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Bankhead – A Historical Ghost Town

Banff National Park is rich in history with many hidden gems to uncover during your visit. Are you ready to discover a ghost town that was once a thriving centre just outside the town of Banff? If you are looking for a little adventure along with some interesting historical sites, you need to visit Bankhead.

Coal Mining History

Bankhead, situated to the south of Lake Minnewanka, is known for its coal mining history. Also, Check- Established in 1903 by the Canadian Pacific Railway, Bankhead was bustling with coal miners and their families who came to work the mines. With coal being the major source of fuel, the railway set up a direct line to transport it from the prairies to the Pacific Ocean. The town grew rapidly with schools, houses and a host of buildings to supply the needs of the population as it expanded to around 1,000 people. At its peak, it was larger than the town of Banff. The mines were rich with brittle coal-producing as much as 500 tons in a day. Extensive tunnels were forged through Cascade Mountain with around 320 kilometres excavated. The work was difficult, slow and dangerous for the miners and, as time went on, the coal that was being mined proved to be an expensive venture. Soon Cascade Mountain became a site of unhappy miners who went on strike for better and safer working conditions. This was the beginning of the end for the town of Bankhead.

What made this mountain so hard to defeat?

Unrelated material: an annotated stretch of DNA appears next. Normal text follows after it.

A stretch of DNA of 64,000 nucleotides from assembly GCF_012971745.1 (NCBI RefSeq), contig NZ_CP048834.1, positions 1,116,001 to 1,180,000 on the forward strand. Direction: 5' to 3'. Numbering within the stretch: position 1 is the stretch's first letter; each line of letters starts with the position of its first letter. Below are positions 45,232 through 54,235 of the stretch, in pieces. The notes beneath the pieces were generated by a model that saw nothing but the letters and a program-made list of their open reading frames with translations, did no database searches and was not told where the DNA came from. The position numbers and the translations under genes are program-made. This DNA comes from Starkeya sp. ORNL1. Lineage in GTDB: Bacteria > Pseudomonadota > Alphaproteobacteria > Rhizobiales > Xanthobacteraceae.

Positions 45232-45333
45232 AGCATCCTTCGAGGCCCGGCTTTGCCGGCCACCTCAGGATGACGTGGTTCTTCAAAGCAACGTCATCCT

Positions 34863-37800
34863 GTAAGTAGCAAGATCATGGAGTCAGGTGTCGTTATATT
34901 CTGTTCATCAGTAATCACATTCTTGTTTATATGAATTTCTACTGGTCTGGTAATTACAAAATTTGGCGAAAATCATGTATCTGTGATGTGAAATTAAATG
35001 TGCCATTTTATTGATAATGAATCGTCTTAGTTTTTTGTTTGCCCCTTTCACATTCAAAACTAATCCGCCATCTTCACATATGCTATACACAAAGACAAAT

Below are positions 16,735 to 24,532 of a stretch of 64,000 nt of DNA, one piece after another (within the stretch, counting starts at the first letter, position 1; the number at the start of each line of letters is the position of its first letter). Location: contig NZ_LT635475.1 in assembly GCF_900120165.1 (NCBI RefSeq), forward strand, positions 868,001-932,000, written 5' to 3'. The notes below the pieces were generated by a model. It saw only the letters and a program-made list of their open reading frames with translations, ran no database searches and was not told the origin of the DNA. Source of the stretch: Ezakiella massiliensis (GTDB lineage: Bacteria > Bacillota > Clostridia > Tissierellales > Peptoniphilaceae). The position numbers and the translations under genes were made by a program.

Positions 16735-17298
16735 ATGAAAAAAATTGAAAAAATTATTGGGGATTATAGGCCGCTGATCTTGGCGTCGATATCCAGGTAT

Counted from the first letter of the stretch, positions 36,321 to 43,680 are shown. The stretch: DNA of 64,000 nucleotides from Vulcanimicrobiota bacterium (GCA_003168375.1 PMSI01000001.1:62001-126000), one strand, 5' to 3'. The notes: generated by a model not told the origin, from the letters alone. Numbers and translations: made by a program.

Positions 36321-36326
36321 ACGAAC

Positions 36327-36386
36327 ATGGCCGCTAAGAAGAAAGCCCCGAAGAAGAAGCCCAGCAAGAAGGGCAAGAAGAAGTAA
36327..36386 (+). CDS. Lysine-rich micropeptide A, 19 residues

It was steep, intricately formed, and brittle making the day’s work long and gruelling. In June of 1922, the mine shut down due to the high costs and poor working conditions. Bankhead’s community of miners sought work at other locations, vacating this once booming town. Many of the town’s homes and public buildings were dismantled and transferred to Banff or Canmore, the rest were left to be occupied by the ghosts of the mining industry. Strangely enough, Bankhead’s demise was part of the rise of Banff National Park. In 1930, the National Parks Act passed a law prohibiting mines and logging in any national park. You can still visit what remains of Bankhead today. You might feel the spirit of the many miners who lost their lives in the town or feel the wind shift through the ghostly remains of the decaying buildings still visible. Take a day and explore the multiple trails and picnic areas to get a view of what the town looked like over a hundred years ago. Stop and read from the signs along the interpretive trail and visit the exhibits along the way to get a better understanding of life as it was in Bankhead many years ago. If you hike up far enough, you will be in awe of the beauty of Lake Minnewanka. The Bankhead railway station was relocated along Tunnel Mountain Road in Banff and is one of the few buildings from the town that is still in use today. Next time you see a CP rail train, give some thought to the history behind this amazing Rocky Mountain zone.